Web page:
• Dysfunctional movement is missing a target and/or over or undershooting the target.
    • Pursuit Dysfunction
    • Difficulty keeping eyes fixed on a moving target
    • Dysfunctional movement is overshooting, undershooting, loss of target, random eye movement, eyes widening, and excessive head movements.
    • Nystagmus
    • Rhythmic involuntary movements of the eye
  • Binocular Vision
    • This refers to information processed from each eye. The images need to be the same size, detail, and form.

Ocular Motility

When we talk about visual efficiency, we refer to saccadic and pursuit eye movements. Saccades are the mind movements that change the line of sight from one object to another that catches our attention. These are rapid vital movements. On the other hand, pursuits are the ability of the eye to maintain a fixed image on moving targets. The speed of the moving target is what is matched by our eye to have that fixed image. If there is a deficit in the saccadic eye movement, there is difficulty with re-fixating eyes, and the child will over or undershoot. We will talk about this in a little bit more detail in a bit.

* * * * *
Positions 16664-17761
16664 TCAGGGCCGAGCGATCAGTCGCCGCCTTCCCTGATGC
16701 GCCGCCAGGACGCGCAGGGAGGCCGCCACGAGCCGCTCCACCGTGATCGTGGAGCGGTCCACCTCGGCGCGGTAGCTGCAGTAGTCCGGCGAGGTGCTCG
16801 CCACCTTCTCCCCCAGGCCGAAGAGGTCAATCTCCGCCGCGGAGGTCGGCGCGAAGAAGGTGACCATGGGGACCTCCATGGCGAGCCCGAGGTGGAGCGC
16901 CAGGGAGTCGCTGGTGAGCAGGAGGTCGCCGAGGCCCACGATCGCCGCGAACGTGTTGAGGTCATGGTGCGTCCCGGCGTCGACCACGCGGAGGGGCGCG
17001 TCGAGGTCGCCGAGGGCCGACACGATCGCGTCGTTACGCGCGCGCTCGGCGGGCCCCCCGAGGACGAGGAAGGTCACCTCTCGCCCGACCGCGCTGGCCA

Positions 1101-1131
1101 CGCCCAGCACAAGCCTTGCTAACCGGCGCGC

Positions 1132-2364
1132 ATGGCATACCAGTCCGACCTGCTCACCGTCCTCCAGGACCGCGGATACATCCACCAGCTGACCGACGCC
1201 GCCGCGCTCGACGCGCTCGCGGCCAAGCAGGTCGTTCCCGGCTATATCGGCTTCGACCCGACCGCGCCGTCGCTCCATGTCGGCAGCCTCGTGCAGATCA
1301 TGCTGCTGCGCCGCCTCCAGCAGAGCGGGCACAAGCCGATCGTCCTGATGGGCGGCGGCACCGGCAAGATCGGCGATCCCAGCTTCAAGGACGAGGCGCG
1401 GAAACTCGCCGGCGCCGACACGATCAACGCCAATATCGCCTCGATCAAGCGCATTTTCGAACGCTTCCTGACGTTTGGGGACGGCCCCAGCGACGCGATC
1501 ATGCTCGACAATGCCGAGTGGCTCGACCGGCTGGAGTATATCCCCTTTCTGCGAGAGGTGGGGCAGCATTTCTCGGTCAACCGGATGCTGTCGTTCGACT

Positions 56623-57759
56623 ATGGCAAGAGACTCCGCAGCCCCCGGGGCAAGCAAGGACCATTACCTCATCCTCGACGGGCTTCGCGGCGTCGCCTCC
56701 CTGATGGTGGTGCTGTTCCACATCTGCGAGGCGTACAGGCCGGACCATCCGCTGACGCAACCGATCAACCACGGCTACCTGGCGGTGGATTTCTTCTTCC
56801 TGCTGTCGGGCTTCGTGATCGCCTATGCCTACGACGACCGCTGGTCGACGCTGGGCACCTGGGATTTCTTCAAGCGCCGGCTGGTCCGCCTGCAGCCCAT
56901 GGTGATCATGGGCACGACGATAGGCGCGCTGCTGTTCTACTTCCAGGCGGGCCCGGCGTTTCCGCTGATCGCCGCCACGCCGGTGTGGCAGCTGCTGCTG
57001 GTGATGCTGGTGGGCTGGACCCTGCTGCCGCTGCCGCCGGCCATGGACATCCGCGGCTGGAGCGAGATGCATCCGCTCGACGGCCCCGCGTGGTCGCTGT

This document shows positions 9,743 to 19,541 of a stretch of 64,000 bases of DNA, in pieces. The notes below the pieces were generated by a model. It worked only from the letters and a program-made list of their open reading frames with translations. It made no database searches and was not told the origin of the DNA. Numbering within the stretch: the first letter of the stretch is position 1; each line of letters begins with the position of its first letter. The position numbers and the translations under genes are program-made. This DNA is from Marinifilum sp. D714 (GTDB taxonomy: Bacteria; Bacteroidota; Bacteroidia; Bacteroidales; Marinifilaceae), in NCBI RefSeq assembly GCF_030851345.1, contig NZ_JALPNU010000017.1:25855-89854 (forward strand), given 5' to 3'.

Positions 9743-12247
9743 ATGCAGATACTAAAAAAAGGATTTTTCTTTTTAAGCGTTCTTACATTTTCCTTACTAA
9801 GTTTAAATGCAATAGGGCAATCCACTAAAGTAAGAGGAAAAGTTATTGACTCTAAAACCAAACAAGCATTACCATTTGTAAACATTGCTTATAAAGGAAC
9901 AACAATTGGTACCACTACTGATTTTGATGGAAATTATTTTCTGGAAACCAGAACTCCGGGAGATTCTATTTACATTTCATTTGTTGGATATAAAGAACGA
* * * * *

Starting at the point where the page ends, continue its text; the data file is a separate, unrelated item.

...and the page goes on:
With pursuits, there are going to be many targets. With a visual efficiency disorder, a person may have excessive head movements, eye-widening, and random eye movements because they have lost the target and now are trying to find where it is. Nystagmus is a rhythmic, involuntary movement of the eye when the eyes have lost fixation. This is easily seen.

Binocularity is a slightly different term where the information processed from each eye needs to be the same in size, detail, and form. We have two eyes, but the image should always be one. When the eyes are not teaming, we get double vision.

Binocular Vision Disorder

When the eyes are not teaming, they can present, as seen in Figure 3.

Figure 3

Figure 3. Examples of things that happen with binocular vision disorders.

The eyes can move inward, so the eyeball is towards the nose called esotropia. Exotropia is where the eyeball moves away from the nose. Hypertropia is where the eyeball is up, and hypotropia is where the eyeball is down. There can be a slight difference in terminology, but it has a substantial functional impact.

  • Strabismus Disorder
    • Exotropia – Eyes turn out